Fourth Unit Opens For People Undergoing Mental Health Crises
LITTLE ROCK – In 2017 the legislature approved the creation of four crisis stabilization units (CSU), where police officers can bring people who are experiencing a severe mental health episode.
In the past, many people undergoing a mental health crisis were locked up in a local jail. Their condition often worsened, because they were not getting treatment and did not have access to medication. Jail staff were not trained to respond to their needs.
With the opening of the Craighead County CSU in northeast Arkansas, the four units authorized by Act 423 of 2017 are now open. The new units were part of the governor’s legislative agenda.
Law enforcement officers in 20 northeast Arkansas counties can bring people to the Craighead County unit, which has 16 beds.
The state’s other three crisis stabilization units are in Washington County, Sebastian County and Pulaski County.
An important provision in Act 423 expands training of police officers in how to distinguish mental health problems, and how to respond. More than 500 officers have gone through crisis intervention training.
This week the Arkansas Criminal Justice Institute is offering a nine-hour class to enhance officers’ understanding of Act 423. The institute keeps officer safety foremost when teaching policies and procedures. Completion of the class can be counted toward a degree.
Also, when new recruits are getting certified at the state’s Law Enforcement Training Academy, they take 16 hours of training in mental health crisis intervention.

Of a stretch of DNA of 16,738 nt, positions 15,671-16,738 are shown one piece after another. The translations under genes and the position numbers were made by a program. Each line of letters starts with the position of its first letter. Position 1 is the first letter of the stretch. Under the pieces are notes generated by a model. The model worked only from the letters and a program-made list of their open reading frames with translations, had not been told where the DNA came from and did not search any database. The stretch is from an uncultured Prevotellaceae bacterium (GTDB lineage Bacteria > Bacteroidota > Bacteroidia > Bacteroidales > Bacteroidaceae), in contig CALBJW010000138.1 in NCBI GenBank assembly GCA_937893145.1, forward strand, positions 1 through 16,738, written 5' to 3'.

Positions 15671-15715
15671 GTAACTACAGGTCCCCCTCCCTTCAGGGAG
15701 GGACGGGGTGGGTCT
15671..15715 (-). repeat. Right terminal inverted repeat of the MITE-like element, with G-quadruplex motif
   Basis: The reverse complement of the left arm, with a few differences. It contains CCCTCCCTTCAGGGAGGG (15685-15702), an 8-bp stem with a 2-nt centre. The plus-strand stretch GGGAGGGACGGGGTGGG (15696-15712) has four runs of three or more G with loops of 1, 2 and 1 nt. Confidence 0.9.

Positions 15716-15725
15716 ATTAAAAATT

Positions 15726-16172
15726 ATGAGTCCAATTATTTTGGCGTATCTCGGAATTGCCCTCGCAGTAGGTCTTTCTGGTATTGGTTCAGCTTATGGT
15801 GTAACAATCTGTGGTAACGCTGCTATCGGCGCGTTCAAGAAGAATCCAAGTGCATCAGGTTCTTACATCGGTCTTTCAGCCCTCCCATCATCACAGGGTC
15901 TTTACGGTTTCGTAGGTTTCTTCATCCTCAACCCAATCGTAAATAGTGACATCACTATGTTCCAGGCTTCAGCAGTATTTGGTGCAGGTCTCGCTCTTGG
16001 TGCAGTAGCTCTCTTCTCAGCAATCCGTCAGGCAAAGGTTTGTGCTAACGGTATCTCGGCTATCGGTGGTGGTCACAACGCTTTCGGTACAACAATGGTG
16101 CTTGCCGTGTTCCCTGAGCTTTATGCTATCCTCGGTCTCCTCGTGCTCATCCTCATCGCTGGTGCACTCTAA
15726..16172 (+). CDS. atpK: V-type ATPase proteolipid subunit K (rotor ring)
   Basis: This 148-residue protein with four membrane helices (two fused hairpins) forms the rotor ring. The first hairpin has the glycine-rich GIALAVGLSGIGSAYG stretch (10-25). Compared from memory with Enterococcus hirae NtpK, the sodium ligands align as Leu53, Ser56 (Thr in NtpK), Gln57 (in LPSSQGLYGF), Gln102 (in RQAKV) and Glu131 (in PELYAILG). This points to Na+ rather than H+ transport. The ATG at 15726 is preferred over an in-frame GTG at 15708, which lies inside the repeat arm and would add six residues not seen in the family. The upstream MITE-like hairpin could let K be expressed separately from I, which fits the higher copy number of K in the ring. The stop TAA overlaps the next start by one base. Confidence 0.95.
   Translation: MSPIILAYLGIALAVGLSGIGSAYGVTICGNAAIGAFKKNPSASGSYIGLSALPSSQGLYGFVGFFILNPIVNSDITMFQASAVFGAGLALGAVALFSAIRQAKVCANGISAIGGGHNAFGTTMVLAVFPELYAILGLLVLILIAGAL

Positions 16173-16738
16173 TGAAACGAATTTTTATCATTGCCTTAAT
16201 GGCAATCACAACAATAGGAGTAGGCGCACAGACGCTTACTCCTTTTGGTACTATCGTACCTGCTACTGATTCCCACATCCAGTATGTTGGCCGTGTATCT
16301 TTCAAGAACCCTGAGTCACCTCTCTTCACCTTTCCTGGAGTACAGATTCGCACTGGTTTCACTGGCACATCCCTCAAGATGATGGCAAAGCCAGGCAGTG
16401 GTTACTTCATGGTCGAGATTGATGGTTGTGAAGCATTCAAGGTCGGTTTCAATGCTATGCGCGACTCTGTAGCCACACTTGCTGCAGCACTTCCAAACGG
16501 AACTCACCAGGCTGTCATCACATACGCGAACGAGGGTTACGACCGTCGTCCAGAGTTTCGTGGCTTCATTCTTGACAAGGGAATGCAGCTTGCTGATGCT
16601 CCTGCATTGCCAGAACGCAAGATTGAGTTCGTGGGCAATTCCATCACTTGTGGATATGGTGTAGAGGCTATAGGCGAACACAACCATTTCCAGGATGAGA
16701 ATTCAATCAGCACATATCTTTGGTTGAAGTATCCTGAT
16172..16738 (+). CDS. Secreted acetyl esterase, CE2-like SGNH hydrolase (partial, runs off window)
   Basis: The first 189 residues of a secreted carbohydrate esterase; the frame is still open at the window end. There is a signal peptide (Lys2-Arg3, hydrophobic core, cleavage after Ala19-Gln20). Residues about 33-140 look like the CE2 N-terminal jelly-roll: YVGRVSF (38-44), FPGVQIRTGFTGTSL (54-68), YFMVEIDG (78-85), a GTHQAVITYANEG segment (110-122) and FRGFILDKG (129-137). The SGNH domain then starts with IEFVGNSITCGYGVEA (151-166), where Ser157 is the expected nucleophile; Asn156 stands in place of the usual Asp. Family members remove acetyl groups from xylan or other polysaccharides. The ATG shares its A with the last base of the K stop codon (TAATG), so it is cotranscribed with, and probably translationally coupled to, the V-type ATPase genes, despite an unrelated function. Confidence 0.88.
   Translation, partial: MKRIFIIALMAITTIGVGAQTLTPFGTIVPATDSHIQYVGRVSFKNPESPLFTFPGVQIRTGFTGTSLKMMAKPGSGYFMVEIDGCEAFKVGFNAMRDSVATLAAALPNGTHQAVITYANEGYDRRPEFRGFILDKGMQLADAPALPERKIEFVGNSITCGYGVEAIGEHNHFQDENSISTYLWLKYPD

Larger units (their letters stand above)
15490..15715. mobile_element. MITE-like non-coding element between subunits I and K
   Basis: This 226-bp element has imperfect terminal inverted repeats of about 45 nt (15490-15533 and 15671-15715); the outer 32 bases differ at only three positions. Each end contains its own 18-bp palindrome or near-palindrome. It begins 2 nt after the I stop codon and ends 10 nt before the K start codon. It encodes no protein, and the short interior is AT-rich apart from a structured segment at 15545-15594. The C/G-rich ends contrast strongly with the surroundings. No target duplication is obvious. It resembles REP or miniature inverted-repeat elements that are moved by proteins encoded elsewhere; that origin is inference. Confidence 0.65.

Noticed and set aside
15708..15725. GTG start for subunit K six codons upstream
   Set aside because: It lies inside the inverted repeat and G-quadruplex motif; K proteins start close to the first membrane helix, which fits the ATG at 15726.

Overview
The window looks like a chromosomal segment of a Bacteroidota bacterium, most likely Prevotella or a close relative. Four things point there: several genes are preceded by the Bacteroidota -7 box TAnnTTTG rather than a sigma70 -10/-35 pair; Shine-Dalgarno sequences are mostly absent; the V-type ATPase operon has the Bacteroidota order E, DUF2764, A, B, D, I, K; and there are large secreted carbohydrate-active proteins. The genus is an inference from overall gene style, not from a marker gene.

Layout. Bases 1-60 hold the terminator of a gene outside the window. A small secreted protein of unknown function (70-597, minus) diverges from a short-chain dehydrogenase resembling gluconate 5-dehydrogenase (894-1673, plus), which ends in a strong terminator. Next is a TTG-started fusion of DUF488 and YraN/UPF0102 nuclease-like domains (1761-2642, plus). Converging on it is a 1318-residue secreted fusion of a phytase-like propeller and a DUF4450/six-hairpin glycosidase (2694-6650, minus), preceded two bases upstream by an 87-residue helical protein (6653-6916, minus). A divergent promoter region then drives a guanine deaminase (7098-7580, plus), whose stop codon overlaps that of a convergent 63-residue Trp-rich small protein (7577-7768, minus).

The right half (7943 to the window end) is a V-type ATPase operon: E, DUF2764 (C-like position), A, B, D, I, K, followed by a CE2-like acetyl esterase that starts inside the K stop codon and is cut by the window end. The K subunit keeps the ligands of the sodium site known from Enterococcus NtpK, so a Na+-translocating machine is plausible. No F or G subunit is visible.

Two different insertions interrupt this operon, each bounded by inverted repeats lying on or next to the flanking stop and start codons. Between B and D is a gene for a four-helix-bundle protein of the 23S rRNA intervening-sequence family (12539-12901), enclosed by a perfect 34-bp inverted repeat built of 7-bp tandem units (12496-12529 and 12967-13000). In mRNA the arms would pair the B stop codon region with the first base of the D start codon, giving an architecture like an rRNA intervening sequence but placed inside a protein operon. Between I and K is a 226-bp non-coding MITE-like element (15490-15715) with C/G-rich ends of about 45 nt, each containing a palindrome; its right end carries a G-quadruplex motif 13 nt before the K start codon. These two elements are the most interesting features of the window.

The four CSU’s will alleviate some of the strain on the finances and staffing of county jails, city lockups and emergency rooms. Another goal is to decrease the number of repeat offenses among people with mental illnesses.
The work of the legislature’s Joint Committee on Public Retirement and Social Security Systems is watched closely by thousands of Arkansas citizens. For example, the committee recently met in Hot Springs and about 300 people attended.
Teachers and public employees wanted to know about the financial health of their retirement systems, and whether there are any plans to change their benefits.
The director of the Teacher Retirement System, the state’s largest with $17 billion in assets, told the audience that the system’s board had no plans to reduce benefits. Its board would wait a few years to assess the impact of past actions that affected benefits.
Last year the Teacher Retirement System paid an average of $23,478 in benefits to 46,824 retirees.
The other major public retirement system is for people who work for the state. The Arkansas Public Employees Retirement System last year paid benefits of about $1,200 a month to 37,389 retirees.
State Revenue Report
In August state government collected $508 million in general revenue, which was $8.4 million more than budget officials had predicted.
The jump in revenue was attributed to higher than expected collections of sales taxes and individual income taxes. Tax rates have not changed, therefore the increase in collections indicates that more people are working and they are purchasing more.